Why Can’t the Supreme Court Open Their Sessions This Way?

I’m reading Citizens, Simon Schama’s excellent chronicle of the French Revolution. Here’s how the French Parlements, which were regional courts, opened their sessions in the late 18th century:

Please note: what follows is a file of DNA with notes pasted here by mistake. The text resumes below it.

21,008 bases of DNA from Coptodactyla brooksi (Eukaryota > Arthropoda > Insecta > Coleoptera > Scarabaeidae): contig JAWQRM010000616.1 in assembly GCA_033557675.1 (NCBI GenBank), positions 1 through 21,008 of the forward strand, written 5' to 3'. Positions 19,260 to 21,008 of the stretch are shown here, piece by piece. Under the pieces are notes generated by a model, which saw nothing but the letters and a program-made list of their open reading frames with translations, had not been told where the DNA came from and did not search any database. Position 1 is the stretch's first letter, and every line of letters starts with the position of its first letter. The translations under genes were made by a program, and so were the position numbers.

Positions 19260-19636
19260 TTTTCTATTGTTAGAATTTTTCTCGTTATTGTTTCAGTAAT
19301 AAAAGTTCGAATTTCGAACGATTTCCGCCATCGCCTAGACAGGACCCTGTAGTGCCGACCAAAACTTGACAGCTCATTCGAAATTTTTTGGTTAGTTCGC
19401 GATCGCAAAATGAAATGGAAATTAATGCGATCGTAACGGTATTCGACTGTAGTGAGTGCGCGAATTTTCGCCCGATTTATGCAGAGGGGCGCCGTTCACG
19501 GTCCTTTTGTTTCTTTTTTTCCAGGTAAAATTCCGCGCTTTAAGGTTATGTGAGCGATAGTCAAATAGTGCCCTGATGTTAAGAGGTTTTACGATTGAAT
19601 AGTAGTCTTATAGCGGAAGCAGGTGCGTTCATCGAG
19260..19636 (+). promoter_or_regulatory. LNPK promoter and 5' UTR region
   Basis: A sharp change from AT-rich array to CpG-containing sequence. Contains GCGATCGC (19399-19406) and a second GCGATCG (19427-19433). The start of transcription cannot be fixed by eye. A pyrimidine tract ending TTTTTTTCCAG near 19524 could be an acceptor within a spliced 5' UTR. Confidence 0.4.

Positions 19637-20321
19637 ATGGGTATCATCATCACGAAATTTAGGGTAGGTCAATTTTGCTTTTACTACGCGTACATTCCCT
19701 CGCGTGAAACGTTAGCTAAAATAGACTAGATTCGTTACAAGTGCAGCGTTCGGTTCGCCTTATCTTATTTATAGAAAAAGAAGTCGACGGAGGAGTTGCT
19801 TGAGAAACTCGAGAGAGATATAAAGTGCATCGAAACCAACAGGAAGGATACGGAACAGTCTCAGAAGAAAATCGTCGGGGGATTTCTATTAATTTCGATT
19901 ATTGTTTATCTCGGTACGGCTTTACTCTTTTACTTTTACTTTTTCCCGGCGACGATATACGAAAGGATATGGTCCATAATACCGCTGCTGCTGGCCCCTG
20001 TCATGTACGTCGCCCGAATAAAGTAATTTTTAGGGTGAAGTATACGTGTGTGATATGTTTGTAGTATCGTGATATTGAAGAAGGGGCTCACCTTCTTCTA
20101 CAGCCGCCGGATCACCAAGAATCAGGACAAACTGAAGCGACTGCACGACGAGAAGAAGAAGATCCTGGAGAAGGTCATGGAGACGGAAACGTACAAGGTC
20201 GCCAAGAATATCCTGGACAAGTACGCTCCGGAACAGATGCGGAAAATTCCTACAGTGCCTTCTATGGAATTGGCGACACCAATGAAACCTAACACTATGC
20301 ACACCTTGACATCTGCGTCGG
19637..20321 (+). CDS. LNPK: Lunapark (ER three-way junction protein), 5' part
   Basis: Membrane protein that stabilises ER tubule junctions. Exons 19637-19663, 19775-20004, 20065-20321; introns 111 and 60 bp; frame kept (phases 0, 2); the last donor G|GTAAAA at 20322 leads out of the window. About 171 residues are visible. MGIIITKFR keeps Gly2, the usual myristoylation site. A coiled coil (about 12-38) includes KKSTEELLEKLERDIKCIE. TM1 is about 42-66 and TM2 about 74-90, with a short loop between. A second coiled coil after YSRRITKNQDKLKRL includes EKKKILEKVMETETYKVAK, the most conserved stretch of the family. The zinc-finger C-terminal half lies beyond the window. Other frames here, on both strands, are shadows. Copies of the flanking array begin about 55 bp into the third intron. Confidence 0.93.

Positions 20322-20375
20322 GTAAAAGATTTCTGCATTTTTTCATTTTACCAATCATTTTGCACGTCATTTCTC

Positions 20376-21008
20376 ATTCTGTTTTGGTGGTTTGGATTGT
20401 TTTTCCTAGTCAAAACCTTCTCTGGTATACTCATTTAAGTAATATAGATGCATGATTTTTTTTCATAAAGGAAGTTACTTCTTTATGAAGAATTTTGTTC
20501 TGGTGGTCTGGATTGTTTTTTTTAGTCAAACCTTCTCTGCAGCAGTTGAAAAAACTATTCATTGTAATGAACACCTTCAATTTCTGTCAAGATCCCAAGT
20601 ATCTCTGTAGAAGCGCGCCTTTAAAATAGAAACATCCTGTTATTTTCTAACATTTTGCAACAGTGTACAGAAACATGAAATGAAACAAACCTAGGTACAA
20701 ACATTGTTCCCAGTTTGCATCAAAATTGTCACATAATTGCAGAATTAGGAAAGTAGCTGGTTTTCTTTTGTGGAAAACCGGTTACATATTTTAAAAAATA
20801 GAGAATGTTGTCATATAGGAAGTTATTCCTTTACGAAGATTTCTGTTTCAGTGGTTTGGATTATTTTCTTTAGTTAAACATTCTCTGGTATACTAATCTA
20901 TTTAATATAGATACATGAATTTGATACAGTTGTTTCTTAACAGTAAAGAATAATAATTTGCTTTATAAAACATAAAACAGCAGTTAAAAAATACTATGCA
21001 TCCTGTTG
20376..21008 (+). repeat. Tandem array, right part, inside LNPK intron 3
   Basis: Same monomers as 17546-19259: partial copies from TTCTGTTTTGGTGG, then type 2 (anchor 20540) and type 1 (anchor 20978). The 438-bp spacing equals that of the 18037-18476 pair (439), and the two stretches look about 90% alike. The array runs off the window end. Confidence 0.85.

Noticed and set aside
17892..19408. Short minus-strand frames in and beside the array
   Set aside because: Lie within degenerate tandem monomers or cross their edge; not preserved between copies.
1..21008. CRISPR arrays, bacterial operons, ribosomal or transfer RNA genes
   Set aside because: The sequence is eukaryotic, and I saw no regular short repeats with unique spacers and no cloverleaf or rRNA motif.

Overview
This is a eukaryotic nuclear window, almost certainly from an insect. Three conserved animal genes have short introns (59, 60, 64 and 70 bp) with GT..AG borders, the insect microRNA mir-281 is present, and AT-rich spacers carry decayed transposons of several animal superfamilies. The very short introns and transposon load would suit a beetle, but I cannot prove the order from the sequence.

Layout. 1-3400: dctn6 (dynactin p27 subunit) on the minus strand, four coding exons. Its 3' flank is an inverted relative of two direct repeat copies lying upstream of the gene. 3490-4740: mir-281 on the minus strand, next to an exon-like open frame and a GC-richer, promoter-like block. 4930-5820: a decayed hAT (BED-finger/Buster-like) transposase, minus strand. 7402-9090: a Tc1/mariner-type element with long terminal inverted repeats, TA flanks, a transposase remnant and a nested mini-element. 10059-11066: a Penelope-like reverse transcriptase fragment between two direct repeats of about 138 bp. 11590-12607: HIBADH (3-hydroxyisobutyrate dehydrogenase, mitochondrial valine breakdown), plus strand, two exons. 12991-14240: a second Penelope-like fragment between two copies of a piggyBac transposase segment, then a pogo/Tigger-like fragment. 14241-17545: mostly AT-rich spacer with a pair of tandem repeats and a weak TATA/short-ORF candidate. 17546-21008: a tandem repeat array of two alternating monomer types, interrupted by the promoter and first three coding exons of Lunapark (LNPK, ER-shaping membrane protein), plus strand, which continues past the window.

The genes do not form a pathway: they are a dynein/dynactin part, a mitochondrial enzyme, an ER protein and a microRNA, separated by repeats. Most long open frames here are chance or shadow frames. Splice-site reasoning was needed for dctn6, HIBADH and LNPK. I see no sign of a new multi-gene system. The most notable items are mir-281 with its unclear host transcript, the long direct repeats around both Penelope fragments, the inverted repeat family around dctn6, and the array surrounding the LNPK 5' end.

And this sense of social solidarity between the robins—the judicial nobility of the “robe”—and their co-citizens was played out every November in the elaborate spectactles that greeted their return to sessions from country vacation. For this “red Mass” they would don scarlet robes in place of their habitual back; parade through the streets attended by militia and music; receive the benediction of the clergy for their new year; and only after more grave mummery, shuffling to and fro in the stylized obeisances (often known as the “dance of the Presidents”), would they finally take up their seats.